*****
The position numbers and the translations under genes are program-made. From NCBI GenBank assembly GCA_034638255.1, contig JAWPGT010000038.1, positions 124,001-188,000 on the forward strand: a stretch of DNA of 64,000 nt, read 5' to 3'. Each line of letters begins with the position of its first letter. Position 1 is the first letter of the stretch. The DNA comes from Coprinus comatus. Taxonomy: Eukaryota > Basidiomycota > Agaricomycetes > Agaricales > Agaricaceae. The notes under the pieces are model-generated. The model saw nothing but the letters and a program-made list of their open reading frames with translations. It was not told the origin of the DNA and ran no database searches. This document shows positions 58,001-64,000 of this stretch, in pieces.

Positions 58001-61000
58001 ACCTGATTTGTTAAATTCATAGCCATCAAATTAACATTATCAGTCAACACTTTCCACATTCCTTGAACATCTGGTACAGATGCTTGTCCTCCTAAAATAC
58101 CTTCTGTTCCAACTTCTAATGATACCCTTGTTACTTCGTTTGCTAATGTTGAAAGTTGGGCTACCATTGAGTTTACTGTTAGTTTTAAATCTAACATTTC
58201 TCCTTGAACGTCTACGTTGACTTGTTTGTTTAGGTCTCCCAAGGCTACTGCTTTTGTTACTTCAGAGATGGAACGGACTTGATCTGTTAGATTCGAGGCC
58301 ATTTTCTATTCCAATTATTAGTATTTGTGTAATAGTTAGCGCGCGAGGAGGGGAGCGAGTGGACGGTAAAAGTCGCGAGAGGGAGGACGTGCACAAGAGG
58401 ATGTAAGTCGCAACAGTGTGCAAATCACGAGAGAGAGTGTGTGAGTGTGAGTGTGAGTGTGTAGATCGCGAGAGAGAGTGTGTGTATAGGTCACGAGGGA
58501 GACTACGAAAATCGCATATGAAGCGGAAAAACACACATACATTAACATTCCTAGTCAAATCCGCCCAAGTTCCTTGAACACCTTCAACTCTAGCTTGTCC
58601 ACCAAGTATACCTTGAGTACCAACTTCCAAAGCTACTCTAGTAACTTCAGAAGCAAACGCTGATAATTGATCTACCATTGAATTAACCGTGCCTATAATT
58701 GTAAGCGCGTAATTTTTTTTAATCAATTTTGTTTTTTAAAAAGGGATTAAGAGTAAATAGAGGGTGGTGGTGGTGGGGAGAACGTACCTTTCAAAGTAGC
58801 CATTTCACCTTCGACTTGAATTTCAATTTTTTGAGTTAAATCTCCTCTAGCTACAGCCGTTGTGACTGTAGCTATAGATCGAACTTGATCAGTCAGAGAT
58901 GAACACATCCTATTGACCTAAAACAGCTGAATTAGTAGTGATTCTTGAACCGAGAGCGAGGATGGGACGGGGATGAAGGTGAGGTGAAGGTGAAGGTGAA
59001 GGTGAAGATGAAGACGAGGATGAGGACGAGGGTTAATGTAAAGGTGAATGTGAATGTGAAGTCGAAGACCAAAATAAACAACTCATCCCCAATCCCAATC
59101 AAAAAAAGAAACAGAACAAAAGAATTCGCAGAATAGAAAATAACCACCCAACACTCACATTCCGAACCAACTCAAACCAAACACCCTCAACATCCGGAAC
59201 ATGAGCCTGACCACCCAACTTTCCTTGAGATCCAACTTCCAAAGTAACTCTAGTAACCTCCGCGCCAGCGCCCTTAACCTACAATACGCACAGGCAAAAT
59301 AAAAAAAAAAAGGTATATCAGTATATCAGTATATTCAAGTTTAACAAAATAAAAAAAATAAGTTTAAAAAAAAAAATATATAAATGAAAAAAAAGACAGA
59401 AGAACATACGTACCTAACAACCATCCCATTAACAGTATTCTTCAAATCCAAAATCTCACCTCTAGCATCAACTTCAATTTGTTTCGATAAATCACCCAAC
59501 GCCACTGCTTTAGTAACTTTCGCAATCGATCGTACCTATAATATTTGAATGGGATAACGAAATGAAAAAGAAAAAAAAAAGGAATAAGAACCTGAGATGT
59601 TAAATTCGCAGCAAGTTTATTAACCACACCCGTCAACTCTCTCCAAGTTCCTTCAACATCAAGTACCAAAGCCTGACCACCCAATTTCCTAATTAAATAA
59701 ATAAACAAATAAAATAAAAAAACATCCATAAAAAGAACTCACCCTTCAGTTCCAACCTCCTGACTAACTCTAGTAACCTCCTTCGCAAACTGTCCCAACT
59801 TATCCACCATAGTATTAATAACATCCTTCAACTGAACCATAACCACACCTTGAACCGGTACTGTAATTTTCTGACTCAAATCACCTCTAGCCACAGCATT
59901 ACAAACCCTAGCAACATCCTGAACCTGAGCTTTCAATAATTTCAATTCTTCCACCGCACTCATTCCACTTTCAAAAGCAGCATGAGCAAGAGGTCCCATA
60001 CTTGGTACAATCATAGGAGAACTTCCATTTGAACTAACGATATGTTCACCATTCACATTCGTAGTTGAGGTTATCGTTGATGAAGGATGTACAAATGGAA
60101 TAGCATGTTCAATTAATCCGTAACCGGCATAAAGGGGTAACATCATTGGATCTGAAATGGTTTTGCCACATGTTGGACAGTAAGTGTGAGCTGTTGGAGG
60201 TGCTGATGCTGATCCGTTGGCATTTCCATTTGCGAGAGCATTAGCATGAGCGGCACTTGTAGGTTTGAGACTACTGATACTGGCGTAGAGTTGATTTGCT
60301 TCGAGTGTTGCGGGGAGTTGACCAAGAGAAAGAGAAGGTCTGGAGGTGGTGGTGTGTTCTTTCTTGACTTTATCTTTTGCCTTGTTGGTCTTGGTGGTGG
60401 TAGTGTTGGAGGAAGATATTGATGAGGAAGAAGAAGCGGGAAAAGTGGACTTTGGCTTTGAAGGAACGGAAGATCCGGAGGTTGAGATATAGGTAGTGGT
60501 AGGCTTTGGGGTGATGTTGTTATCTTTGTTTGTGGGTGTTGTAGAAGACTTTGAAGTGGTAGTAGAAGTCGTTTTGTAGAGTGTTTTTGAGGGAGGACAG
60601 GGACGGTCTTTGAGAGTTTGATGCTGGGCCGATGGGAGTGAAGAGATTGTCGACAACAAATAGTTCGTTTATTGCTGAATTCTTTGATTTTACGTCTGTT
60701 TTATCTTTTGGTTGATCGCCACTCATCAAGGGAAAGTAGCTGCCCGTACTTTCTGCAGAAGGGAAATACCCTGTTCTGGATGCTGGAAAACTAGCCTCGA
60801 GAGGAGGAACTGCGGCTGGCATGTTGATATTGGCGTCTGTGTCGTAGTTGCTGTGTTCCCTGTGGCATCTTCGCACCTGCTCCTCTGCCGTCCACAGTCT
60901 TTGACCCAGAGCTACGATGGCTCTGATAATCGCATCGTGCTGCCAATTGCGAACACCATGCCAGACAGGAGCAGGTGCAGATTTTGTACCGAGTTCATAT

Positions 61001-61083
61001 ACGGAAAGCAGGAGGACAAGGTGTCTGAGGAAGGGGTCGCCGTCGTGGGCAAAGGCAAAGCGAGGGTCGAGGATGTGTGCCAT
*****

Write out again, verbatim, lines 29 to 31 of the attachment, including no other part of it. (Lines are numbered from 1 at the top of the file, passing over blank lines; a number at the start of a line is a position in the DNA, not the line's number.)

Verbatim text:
60601 GGACGGTCTTTGAGAGTTTGATGCTGGGCCGATGGGAGTGAAGAGATTGTCGACAACAAATAGTTCGTTTATTGCTGAATTCTTTGATTTTACGTCTGTT
60701 TTATCTTTTGGTTGATCGCCACTCATCAAGGGAAAGTAGCTGCCCGTACTTTCTGCAGAAGGGAAATACCCTGTTCTGGATGCTGGAAAACTAGCCTCGA
60801 GAGGAGGAACTGCGGCTGGCATGTTGATATTGGCGTCTGTGTCGTAGTTGCTGTGTTCCCTGTGGCATCTTCGCACCTGCTCCTCTGCCGTCCACAGTCT